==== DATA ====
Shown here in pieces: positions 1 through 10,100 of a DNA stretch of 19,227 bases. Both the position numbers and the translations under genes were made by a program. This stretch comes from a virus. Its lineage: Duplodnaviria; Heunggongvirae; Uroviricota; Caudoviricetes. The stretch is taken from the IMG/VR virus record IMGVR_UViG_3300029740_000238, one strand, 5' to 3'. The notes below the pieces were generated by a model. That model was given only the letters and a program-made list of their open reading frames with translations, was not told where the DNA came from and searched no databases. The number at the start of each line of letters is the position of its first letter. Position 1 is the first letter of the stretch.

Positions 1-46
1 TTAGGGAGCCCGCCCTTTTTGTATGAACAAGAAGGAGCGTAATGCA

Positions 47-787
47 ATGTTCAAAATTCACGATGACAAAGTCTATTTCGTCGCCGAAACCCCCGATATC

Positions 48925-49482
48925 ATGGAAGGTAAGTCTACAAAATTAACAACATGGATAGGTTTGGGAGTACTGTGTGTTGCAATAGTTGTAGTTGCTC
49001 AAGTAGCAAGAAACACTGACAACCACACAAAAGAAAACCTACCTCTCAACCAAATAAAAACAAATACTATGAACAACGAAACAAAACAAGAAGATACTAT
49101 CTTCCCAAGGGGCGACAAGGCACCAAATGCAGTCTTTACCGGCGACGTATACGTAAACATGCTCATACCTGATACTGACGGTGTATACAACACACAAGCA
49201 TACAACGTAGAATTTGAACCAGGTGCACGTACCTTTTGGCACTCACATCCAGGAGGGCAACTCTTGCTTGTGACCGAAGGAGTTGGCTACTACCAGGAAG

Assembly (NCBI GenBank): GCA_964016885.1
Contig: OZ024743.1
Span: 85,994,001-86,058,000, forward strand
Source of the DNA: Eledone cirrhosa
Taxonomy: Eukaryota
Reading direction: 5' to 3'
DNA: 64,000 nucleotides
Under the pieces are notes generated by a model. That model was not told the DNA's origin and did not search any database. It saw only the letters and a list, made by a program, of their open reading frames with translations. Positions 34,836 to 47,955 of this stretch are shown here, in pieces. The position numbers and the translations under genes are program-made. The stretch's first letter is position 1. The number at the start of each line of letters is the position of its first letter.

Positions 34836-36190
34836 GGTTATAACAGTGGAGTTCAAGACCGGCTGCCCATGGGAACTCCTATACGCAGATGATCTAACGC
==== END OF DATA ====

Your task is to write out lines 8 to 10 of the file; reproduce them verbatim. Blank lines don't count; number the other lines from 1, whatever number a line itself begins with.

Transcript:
49001 AAGTAGCAAGAAACACTGACAACCACACAAAAGAAAACCTACCTCTCAACCAAATAAAAACAAATACTATGAACAACGAAACAAAACAAGAAGATACTAT
49101 CTTCCCAAGGGGCGACAAGGCACCAAATGCAGTCTTTACCGGCGACGTATACGTAAACATGCTCATACCTGATACTGACGGTGTATACAACACACAAGCA
49201 TACAACGTAGAATTTGAACCAGGTGCACGTACCTTTTGGCACTCACATCCAGGAGGGCAACTCTTGCTTGTGACCGAAGGAGTTGGCTACTACCAGGAAG